It's a familiar scene to many — a long day has crawled to a close, the lights are off and the promise of a solid nights' sleep is steadily slipping away thanks to insomnia. Here enters neurosis: weighing our "to do" lists against the day's accomplishments, thinking about which relationships are going well in our lives or which have worsened, ruminating over issues that've purposely or subconsciously gone unsolved — it's all fair game for your brain in the limbo before sleep overtakes us.
The bad news is that, as a whole, we're sleeping less. And sorry to say it, but as we age, the National Sleep Foundation says we actually need less sleep. Yet needing less sleep and not being able to sleep are two different things, and there's even a term for the phenomenon of consecutively missing out on sleep — sleep debt.
Of course, it's not entirely surprising many people have difficulty shutting off considering we're constantly connected. According to a recent study from Bank of America, 71% of Americans aged 18 and up who participated in a poll said they sleep in close proximity to their mobile device. More specifically, 55% of survey responders said they keep their mobile device on the nightstand at night, while 13% said they slept with their phone on the bed and 3% confessed they fall asleep clutching their phone.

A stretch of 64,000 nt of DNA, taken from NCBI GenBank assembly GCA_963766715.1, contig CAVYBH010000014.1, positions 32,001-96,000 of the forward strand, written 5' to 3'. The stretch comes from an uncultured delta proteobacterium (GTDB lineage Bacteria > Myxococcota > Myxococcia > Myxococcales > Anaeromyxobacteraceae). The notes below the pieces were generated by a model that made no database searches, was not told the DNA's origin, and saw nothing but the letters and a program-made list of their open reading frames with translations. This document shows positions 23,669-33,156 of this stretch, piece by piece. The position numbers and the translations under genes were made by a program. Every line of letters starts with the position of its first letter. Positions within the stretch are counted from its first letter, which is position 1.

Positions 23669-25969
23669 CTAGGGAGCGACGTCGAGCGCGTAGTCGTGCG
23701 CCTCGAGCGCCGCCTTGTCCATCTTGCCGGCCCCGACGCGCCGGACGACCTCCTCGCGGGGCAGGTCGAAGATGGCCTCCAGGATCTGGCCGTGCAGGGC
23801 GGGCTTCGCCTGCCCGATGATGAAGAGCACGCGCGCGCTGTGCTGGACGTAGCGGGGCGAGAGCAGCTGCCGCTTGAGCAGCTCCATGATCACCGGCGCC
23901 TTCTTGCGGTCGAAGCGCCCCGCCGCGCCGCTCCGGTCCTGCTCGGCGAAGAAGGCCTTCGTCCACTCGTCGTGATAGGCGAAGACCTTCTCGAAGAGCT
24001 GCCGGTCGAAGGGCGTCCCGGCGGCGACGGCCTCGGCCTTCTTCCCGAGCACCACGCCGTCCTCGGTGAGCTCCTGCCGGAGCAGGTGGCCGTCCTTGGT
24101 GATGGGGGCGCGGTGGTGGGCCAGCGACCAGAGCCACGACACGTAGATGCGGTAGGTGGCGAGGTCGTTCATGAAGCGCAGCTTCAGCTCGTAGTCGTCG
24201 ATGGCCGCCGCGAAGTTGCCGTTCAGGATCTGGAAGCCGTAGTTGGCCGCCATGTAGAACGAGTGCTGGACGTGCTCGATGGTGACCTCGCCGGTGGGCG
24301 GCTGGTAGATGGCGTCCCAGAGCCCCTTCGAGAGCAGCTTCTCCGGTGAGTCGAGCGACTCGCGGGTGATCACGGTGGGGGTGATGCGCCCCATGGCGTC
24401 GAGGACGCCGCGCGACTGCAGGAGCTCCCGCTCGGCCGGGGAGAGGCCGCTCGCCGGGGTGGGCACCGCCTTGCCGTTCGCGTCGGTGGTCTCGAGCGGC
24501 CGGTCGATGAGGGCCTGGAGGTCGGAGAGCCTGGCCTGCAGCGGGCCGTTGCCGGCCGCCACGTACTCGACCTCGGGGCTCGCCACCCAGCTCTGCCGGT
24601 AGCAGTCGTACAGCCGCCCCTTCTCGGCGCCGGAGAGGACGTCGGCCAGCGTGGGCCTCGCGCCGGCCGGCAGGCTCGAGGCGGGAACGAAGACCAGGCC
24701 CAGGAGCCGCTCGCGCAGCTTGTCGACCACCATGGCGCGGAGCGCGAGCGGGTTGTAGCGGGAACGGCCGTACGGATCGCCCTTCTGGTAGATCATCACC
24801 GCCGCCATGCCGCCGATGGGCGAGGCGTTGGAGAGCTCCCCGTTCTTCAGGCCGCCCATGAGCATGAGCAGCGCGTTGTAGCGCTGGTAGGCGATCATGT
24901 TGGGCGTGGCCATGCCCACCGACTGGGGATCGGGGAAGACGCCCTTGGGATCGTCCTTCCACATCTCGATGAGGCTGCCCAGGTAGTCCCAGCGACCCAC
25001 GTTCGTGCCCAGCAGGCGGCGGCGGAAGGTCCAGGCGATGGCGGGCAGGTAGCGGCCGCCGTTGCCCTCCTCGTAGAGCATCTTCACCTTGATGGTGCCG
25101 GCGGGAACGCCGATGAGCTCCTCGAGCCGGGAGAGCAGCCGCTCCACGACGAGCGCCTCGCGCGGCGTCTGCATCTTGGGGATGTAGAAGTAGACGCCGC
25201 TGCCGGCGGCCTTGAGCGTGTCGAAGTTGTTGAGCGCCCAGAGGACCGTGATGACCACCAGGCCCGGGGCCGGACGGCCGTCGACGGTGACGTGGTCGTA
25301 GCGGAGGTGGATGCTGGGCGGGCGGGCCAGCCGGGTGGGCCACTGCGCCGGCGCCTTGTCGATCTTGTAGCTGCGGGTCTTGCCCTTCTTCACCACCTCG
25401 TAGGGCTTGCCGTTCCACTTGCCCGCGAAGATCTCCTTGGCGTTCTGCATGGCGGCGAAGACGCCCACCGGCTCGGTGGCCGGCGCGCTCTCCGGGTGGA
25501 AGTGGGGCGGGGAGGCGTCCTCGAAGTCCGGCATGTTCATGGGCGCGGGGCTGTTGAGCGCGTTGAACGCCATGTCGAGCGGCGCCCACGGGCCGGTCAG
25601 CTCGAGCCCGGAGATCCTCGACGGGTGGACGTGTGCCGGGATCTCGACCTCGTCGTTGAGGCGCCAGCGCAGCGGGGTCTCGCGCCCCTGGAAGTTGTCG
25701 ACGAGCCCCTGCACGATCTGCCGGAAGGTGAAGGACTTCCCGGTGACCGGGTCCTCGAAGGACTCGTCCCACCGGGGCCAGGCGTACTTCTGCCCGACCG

Here's the good news: music can help.
According to Sleep.org, a publication powered by the National Sleep Foundation, music can help people of all ages quiet the body and mind at bedtime.
"It turns out that bedtime listening can even help people with sleep disorders by boosting sleep quality and quantity," Sleep.org reports. "The benefits may not happen overnight—it can take as many as three weeks to see improvement—but listening to music pays off. Putting on some tunes can help you fall asleep faster, wake up less during the night, and feel more rested in the morning."
Music streaming service Spotify offers a number of curated playlists, which roll together ambient-sounding cuts and tracks with relatively low beat per minute counts (Ed Sheeran is reportedly a safe bet to soundtrack sleep).
Others, such as British composer Max Richter, have even tackled songwriting with the expressed purpose of creating a sleep aid. On Aug. 8, Richter published a track called "Dream 13" to YouTube. According to the track's description, the cut belongs to Sleep, an effort the composer has described as "an eight-hour lullaby."
"While the reasons why music can help you sleep better aren't clear, it may have to do with the relaxing effect that a good song can have, or the fact that music may trigger feel-good chemicals in the brain," reports Sleep.org. "Music can have real physical affects, too, by lowering your heart rate and slowing your breathing."
In light of that, and for those who prefer to unwind to something that's a bit more substantive than ambient noise, here's a recommended list of tracks to hit play on before bed.